“Joe Hill really could set the world on fire with this book: cleverly imagined and a compulsive read.”


Back in October, the local Waterstones announced that Joe Hill would be visiting on a tour for his new book, The Fireman. Now although I’ve only read Horns, I’d still say he’s one of my favourite authors, and I jumped at the chance to go. There, he explained his ideas behind the novel, read us an excerpt that I now recognise, and signed both my copy of Horns and an excerpt of The Fireman (with doodles all over them). Since October, I have been curious about this story, and I have waited for it to be released. When I got the chance to receive a review copy, how could I say no?

The Fireman is long. Great, and a favourite of mine for sure, but it is a very long read, over 700 pages, so before you start you’ve got to realise you’re making a bit of a commitment. In a book that long, of course there were slow parts – some at the beginning, some at the middle, and some even at the end – but that doesn’t detract from the ingenuity of the plot or the world-building in general. The book revolves around the idea of a spore, a contagious spore that once caught, causes humans to spontaneously combust. For the sake of not spooling anything, I’ll leave it vague, but even through the vagueness, you can tell it’ll be interesting. For the past few years, the media has had an obsession with zombies – this is the same principle, except with an interesting twist. We’re obsessed with our own demise, and I think Hill created a fantastical, but not too unbelievable, tale.

I think what made me give this a full five stars is definitely the characters. People don’t always grasp how characterisation can take a book from, say, a two-star to a four-star rating – or vice versa. Hill created dozens of characters, so many that you lose count – but somehow, each of them has their own individual personality, and each had their share in the limelight, even if it was just for a chapter. And the main characters? I feel like I’m part of their group, their family – especially Harper and Nick. I think Harper may be a character that readers could potentially find annoying – she is inherently good, lawful good, and sometimes readers want protagonists with a bit of spark – a bit of rebellion and anger! However, I think for this novel, Harper was perfect. Yes, she’s good, but that doesn’t mean she doesn’t have views, morals, or her own mind – and it sure as heck doesn’t mean she won’t swear the house down. She was the perfect combination of everything, and I honestly think she’s one of my favourite protagonists. Nick comes as a close second – who couldn’t love him?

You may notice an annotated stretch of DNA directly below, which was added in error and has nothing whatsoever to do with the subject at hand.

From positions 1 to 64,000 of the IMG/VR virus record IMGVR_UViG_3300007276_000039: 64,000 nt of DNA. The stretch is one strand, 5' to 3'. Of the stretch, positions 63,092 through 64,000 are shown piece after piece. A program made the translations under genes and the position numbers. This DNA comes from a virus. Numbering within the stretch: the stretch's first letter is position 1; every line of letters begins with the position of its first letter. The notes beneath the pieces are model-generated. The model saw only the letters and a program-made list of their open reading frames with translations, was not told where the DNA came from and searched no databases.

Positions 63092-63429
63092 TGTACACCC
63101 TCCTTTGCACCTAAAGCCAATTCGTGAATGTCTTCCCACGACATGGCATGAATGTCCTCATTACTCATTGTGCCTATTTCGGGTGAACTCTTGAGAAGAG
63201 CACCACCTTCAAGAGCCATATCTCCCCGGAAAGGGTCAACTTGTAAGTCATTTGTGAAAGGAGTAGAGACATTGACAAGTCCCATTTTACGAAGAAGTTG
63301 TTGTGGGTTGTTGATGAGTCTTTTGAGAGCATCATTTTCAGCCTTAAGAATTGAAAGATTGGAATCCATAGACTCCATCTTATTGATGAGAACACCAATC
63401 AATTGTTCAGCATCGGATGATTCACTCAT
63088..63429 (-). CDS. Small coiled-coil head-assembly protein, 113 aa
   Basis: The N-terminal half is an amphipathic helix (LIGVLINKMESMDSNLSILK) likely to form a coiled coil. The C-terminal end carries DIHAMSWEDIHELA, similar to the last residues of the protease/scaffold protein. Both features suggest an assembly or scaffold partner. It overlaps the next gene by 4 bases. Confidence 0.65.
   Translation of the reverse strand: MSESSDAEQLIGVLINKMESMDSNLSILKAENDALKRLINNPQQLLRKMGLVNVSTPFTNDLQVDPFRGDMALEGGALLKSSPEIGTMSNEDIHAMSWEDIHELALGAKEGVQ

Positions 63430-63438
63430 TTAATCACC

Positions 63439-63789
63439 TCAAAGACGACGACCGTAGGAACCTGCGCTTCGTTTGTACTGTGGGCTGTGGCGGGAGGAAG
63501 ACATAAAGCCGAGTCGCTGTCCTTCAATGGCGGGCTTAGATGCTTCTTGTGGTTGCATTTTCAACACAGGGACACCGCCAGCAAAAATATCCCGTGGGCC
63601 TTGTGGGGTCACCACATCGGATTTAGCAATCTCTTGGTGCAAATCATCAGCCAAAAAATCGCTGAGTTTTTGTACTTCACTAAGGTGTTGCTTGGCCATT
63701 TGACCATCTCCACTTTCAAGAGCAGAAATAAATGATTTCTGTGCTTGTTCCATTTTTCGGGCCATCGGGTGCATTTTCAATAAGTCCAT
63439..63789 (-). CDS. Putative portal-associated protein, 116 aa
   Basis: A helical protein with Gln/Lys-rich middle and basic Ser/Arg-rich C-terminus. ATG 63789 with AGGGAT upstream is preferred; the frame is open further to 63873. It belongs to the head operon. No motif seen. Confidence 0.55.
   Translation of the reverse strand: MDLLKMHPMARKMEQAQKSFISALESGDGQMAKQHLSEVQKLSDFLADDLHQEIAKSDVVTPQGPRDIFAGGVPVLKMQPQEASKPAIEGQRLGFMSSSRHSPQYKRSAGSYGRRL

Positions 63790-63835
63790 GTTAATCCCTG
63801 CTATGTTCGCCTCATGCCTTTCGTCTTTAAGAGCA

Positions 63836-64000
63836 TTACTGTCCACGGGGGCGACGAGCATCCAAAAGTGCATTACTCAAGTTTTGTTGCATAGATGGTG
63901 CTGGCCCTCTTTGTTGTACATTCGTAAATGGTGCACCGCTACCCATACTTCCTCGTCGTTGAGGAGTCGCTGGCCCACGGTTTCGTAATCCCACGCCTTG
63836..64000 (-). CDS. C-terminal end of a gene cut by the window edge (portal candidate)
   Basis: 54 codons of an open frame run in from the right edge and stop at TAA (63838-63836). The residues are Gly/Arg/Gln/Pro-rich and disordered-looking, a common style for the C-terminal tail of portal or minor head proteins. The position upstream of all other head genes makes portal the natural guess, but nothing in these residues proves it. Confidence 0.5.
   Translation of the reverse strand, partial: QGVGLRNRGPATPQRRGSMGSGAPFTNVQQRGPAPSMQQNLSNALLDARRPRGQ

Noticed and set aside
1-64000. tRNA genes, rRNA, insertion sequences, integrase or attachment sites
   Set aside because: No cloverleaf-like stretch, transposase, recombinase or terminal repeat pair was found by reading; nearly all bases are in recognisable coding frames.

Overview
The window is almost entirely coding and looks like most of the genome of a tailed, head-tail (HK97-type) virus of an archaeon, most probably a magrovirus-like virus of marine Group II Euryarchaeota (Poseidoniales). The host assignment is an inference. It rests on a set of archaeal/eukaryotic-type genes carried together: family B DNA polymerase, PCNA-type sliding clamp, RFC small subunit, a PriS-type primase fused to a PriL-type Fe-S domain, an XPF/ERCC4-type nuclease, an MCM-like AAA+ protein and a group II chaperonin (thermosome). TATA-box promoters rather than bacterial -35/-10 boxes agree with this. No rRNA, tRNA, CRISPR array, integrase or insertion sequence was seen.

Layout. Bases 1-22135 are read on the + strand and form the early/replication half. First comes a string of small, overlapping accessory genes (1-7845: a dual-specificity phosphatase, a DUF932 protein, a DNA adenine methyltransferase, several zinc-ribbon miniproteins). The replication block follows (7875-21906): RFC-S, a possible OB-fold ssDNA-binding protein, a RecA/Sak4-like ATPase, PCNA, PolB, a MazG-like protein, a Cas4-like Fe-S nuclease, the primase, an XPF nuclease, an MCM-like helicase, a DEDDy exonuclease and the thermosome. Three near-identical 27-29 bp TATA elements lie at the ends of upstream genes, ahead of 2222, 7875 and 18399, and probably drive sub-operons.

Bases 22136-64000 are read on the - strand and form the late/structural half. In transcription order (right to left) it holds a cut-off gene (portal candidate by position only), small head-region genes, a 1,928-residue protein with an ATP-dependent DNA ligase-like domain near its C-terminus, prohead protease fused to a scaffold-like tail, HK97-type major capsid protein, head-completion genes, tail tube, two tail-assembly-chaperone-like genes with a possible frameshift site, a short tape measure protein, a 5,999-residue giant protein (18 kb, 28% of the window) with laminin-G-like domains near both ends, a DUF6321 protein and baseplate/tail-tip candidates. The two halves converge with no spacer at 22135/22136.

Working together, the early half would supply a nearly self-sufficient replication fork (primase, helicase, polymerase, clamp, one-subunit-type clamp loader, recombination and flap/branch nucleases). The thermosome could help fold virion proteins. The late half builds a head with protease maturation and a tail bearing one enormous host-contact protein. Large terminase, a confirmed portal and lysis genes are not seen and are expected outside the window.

Overall, I’d say this book is definitely worth a read, but only if you are into the science-fiction/horror/thriller genres. If you’re not, then it may not capture your imagination. But then again, why else would you go looking for a Joe Hill book if you didn’t love all those things?


Reviewed by:

Nina Higson-Sweeney

Added 7th June 2016

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